The engine has the electronic control system backed up by the hydraulic-mechanic redundancy.
To date, Kuznetsov has made as many as 11 full-scale NK-93 engines, most of which have passed the full cycle of rig tests.
The NK-93’s flight tests on Gromov LII’s Il-76-based flying testbed were to begin several years ago, but the lack of funding has delayed the tests until late last year. A NK-93 prototype (No 10) was prepared for test flights. It had been brought to Gromov LII as far back as 2005 and displayed at the MAKS 2005 air show.
Engine No 9 was prepared as the backup.
For the trials, Gromov LII provided the Il-76LL (c/n 3908, registration No 76492). The aircraft used to fly test mission in support of the PS-90A now powering the Il-96, Tu-204 and Tu-214.
The testbed first flew with the PS-90A on board on 26 December 1986, and logged a total of 188 sorties and about 400 flight hours. The PS-90A test programme over, the Il-76LL was
mothballed in 1994.
Its adaptation to the NK-93 began last year and was completed in December. The NK-93 first flew on its left inboard station on 29 December 2006. The NK-93 was not supposed to start during its first flight, autorotating instead. The next test flight took place on 3 May 2007 with the engine running.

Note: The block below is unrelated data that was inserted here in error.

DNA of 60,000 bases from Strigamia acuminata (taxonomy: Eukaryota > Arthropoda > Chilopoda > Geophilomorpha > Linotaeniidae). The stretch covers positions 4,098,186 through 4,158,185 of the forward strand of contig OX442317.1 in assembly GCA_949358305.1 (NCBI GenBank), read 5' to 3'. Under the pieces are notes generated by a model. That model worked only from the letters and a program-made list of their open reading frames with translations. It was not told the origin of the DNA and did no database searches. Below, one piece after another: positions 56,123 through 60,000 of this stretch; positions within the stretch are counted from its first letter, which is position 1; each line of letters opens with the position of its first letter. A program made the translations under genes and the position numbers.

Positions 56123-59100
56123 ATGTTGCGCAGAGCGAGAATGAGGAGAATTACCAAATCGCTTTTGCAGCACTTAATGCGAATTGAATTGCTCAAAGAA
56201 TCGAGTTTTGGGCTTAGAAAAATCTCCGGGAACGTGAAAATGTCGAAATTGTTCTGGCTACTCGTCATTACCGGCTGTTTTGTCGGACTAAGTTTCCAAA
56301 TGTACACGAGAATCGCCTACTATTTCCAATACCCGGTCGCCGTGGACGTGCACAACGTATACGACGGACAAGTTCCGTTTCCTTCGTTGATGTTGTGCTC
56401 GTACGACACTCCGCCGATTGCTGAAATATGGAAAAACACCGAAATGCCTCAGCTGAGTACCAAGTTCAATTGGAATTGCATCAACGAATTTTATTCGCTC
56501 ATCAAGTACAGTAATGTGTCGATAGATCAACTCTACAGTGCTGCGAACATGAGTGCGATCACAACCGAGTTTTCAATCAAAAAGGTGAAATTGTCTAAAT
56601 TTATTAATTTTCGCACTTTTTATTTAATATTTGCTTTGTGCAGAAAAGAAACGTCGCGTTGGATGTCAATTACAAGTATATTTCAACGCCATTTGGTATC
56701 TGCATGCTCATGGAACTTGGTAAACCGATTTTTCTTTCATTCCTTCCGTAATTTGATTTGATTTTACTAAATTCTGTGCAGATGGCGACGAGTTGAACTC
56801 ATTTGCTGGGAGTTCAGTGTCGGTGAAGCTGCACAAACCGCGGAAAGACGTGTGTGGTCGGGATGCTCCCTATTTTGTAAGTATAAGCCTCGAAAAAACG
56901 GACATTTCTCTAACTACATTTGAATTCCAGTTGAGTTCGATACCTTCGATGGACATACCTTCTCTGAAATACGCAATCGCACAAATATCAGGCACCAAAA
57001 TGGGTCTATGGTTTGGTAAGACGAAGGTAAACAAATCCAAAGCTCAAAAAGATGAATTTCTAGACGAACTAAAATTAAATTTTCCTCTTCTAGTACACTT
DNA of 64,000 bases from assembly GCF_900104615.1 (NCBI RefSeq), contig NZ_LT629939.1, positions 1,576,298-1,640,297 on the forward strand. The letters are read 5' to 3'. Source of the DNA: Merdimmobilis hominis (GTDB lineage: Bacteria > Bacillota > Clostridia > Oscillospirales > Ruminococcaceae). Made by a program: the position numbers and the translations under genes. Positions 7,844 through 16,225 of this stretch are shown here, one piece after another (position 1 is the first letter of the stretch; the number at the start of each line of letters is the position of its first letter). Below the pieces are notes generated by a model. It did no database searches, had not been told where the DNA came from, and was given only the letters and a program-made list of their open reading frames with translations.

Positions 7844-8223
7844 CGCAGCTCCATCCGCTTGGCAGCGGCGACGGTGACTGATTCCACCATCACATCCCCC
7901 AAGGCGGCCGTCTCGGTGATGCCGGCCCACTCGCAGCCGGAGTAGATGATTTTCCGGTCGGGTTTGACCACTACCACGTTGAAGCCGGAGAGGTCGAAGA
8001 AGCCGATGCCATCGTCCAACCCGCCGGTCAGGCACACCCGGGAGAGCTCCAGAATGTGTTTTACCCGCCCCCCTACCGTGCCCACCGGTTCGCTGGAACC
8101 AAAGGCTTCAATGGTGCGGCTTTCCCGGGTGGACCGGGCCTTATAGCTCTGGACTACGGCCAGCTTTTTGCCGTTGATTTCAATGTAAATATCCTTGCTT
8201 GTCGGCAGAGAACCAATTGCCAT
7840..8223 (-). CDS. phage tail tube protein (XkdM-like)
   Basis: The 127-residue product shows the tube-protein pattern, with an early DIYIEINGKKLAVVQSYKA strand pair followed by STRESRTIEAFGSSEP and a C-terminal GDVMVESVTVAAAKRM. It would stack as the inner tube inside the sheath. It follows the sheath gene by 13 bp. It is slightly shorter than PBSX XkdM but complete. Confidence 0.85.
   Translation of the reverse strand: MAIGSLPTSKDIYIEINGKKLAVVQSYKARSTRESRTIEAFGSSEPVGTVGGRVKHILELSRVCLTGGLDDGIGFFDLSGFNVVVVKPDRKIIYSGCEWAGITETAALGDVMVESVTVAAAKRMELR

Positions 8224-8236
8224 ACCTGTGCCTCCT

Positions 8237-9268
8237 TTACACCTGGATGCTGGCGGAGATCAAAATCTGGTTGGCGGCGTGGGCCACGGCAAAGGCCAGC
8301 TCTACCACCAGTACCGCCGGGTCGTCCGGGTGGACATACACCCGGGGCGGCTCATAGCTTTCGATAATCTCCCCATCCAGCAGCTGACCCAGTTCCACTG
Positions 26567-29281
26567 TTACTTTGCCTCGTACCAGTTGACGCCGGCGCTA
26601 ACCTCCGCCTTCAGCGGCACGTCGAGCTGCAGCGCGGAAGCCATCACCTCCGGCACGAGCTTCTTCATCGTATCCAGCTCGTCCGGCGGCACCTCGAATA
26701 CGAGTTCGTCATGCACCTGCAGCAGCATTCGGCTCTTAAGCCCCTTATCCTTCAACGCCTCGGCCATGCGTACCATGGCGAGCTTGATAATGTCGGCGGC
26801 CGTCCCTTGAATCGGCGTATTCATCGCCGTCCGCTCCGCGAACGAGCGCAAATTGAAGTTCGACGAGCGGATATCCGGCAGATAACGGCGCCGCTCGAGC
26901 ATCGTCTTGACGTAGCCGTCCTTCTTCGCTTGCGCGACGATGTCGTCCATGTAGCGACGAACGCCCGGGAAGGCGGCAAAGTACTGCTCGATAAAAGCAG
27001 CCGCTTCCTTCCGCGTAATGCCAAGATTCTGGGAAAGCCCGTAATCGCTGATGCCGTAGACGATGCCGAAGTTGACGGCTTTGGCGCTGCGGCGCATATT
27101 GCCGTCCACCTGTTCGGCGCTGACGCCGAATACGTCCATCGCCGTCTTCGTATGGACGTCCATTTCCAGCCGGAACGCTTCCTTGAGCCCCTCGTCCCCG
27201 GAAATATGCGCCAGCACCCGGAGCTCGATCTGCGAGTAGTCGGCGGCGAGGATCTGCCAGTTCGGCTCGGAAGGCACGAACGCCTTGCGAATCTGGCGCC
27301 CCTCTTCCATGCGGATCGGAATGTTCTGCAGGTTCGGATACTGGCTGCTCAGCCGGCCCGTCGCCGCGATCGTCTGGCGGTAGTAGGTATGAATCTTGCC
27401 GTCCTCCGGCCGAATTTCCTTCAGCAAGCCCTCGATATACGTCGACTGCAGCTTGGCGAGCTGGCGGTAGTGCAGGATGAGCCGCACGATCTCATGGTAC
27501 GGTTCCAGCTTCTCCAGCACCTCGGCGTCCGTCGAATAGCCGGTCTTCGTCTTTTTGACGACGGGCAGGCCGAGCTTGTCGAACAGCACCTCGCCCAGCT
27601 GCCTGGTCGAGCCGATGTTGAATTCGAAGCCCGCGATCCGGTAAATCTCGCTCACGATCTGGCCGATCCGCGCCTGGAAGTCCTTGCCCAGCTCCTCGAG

The NK-93’s flying testbed trials slated for about 50 flying hours and aimed at gauging the basic characteristics and testing several modes that cannot be achieved on the test rig. In addition, the flight tests are to shed light on the NK-93’s future. It is known that its development has slipped well behind the schedule, and its large weight and size make it difficult to mount it on low-wing aircraft. The diameter of the NK-93’s nacelle measures
about 3 m – twice as large as the production D-30KP powering the Il-76, 1.5 times larger than the PS-90A’s diameter and 25% larger than the diameter of the most powerful engine in Russia and Ukraine, the D-18T, whose thrust is 30% higher, by the way.
In addition, the NK-93 prototype and its nacelle weigh 7.5 t, so the designers and production engineers will have to do a lot to slash its weight (e.g. through composites introduction)
to enable the engine to rival other designs in the class.
Ensuring an acceptable service life of its powerful reduction gearbox driving its huge propfan is a problem too.
The NK-93’s designers still have their hands full, but they have tocomplete the first stage of the flight trials first. Let us wait and see…


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Re: Kuznetsov NK93